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10% of maternal deaths in Ireland due to suicide


seabhcan

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Dr Rhona Mahony, Master of the National Maternity Hospital addressed the Join Committee On Health and Children’s hearing on the Expert Group report on the need for abortion legislation yesterday .

This is what she told them:

And, in fact, if we look back at maternal deaths, this country recently produced a report into maternal deaths in Ireland between the years 2009 and 2011. There was six deaths arising directly from pregnancy complications but, double that number, 13 deaths, arising in women who had pre-existing medical disease. Five of these women had pre-existing cardiovascular disease, two of these women died of suicide, two of these women died of flu and a variety of other medical causes, including liver disease and lung disease.
So of 19 women who died during pregnancy in Ireland between 2009 and 2011, 2 died by suicide. That is 10%.

I thought the religious lobby told us this never happened.
 

ger12

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ger12

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Analyzer

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You'd swear this government were serious about suicide......and they are when it suits them.

I think I remember somebody in the mental health secto say recently that they are continually cutting funding to mental health programs. More hypocrisy.
 
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SilverSpurs

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Very misleading OP.

"He said the incidence of suicide in pregnancy would be around one in half a million."

Master slams abortion suicide risk claims - irishhealth.com
Well I am not surprised, the abortion lobby have been at the urban mythology since day 1. In the UK it's women dying from the 'backstreet abortion' when in fact the number of fatalities from 'backstreet abortions' was in freefall in the 1960's following the development of modern antibiotics.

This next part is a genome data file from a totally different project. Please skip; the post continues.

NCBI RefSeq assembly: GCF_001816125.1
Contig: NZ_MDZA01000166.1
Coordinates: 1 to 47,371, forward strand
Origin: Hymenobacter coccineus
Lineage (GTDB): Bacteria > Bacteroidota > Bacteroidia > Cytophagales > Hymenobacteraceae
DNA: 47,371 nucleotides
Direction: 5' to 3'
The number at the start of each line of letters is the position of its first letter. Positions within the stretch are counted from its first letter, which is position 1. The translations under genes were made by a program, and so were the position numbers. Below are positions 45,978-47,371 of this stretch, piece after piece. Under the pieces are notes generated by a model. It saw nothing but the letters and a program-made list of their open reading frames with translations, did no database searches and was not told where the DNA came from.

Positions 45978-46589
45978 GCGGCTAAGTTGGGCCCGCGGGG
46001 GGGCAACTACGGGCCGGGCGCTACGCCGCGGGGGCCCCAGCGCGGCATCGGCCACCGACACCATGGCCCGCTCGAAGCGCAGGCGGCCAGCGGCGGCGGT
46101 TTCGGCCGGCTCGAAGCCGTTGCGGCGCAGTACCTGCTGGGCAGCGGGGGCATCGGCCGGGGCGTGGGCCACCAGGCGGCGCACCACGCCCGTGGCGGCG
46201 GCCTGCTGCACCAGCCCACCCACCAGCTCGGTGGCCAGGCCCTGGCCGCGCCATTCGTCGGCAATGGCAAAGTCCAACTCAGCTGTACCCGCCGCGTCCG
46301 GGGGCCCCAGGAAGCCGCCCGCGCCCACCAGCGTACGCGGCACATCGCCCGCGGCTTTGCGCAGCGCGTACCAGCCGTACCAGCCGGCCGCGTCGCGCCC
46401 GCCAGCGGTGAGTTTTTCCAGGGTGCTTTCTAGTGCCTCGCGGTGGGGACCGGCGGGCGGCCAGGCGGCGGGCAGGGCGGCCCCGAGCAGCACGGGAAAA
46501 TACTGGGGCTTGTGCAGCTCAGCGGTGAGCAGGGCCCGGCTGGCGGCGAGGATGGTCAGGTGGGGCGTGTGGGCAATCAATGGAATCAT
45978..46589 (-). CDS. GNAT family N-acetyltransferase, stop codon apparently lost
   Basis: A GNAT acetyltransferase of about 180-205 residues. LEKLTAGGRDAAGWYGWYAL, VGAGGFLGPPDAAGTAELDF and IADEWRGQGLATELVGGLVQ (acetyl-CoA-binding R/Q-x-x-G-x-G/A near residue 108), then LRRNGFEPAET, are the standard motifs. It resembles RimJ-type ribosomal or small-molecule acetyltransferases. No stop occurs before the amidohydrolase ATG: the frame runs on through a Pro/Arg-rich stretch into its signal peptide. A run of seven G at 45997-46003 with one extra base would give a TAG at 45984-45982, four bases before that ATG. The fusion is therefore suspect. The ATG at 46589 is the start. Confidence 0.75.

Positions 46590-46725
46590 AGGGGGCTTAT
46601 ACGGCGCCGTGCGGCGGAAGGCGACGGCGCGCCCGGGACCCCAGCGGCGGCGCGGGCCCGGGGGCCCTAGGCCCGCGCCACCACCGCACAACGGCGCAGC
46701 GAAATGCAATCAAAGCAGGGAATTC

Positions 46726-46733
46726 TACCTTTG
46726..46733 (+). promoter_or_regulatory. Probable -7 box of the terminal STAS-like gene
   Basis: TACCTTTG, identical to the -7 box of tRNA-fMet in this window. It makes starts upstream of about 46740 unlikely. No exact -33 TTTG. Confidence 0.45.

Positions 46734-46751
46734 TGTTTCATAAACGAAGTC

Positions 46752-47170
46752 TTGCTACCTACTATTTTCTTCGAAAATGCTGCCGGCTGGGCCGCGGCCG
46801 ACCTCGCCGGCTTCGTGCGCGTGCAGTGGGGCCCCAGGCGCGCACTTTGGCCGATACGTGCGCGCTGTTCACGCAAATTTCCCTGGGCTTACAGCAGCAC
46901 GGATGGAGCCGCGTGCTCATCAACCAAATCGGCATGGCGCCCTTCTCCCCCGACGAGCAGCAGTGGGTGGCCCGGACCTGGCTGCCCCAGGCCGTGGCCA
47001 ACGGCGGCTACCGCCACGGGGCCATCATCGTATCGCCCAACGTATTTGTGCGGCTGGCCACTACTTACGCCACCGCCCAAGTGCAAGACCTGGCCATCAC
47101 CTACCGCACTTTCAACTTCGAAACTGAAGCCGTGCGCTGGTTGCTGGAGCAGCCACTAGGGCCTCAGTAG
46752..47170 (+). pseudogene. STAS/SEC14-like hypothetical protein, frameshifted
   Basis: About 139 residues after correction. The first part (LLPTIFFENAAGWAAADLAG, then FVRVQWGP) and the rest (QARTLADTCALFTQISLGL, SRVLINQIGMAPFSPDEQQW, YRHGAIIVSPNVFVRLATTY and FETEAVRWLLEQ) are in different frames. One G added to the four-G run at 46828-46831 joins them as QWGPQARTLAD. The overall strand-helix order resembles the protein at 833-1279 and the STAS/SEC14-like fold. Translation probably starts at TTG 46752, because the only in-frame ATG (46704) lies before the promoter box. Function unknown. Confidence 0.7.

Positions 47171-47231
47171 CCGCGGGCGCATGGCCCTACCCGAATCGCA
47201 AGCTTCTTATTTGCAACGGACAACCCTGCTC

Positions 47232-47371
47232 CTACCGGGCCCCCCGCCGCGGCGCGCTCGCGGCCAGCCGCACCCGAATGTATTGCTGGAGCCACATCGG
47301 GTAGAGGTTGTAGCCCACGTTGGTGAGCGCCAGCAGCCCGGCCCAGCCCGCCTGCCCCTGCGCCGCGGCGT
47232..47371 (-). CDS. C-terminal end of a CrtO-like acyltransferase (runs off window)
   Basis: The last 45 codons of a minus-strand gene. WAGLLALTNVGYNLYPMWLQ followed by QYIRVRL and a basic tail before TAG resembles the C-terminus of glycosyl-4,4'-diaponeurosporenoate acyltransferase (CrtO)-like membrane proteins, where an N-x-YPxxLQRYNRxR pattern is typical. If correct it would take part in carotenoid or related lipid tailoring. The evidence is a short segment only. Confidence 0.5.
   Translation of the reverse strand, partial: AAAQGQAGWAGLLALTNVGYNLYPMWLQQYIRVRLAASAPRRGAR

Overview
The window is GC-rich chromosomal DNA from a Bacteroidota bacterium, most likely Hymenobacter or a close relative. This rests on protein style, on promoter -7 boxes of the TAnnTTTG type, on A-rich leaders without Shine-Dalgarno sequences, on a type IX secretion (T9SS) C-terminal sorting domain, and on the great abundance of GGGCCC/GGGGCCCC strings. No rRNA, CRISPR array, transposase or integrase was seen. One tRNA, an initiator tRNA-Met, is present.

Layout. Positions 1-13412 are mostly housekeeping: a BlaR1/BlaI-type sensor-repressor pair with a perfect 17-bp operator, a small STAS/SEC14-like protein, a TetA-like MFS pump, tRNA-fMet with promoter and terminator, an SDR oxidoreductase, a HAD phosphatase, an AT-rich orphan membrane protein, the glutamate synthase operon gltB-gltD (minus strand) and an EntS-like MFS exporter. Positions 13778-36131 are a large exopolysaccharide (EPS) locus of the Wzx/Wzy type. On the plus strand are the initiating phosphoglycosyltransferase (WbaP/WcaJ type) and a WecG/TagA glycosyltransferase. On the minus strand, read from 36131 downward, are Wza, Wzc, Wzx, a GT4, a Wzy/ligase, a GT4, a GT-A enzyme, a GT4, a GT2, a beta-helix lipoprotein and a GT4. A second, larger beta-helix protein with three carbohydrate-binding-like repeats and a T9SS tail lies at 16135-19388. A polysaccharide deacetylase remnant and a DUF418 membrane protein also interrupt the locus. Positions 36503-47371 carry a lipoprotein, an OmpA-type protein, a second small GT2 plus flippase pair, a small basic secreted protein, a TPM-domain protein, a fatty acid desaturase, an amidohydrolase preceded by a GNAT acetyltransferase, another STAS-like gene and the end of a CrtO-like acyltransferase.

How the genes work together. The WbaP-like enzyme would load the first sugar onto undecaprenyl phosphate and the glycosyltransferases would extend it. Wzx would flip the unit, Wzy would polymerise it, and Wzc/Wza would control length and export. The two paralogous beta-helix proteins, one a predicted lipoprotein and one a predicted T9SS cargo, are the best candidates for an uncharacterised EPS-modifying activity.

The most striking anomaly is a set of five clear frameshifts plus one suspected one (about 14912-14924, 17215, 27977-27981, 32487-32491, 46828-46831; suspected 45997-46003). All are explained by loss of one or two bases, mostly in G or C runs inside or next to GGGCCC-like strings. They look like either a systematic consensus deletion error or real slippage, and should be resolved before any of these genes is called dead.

julieandrews

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Ireland continues to be one of the safest countries in the World to be pregnant.
Tell that to a local girl I know who lost her perfectly healthy baby in a north western hospital recently because they let the labour go on for too long, baby got in to distress and was delivered dead - because they faffed for too long and didn't take action. There was no need for it to happen. Stuff like that happens all the time in Ireland but it's swept under the carpet.
 

Keith-M

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That's less than one person a year and there is no evidence that either of these two women would have sought an abortion. Indeed the fact that they could get an abortion in the UK suggests that that they would not.

This is further proof that there should be no legislation to use suicide as an excuse to kill the unborn.
 

ger12

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Tell that to a local girl I know who lost her perfectly healthy baby in a north western hospital recently because they let the labour go on for too long, baby got in to distress and was delivered dead - because they faffed for too long and didn't take action. There was no need for it to happen. Stuff like that happens all the time in Ireland but it's swept under the carpet.
It happens all the time all over the World. In Ireland due process through the courts is an avenue that can (and should) be taken if malpractice resulted in death. Cold comfort for that poor woman and her husband but practices may change resulting from legal action.
 
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skiii

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One thing that is puzzling me is Patricia Casey's insistence that abortion is never a valid consideration for suicidal women and her subsequent declaration that women are at MOST risk having given birth. It seems a diabolic contract- get the baby born and hope for the best. Yet listening to her,there would seem to be no connection between the two events. I find it hard to believe that anyone who parrots the mantra ''research has shown",as she does, continually, enjoys much respect among her peers.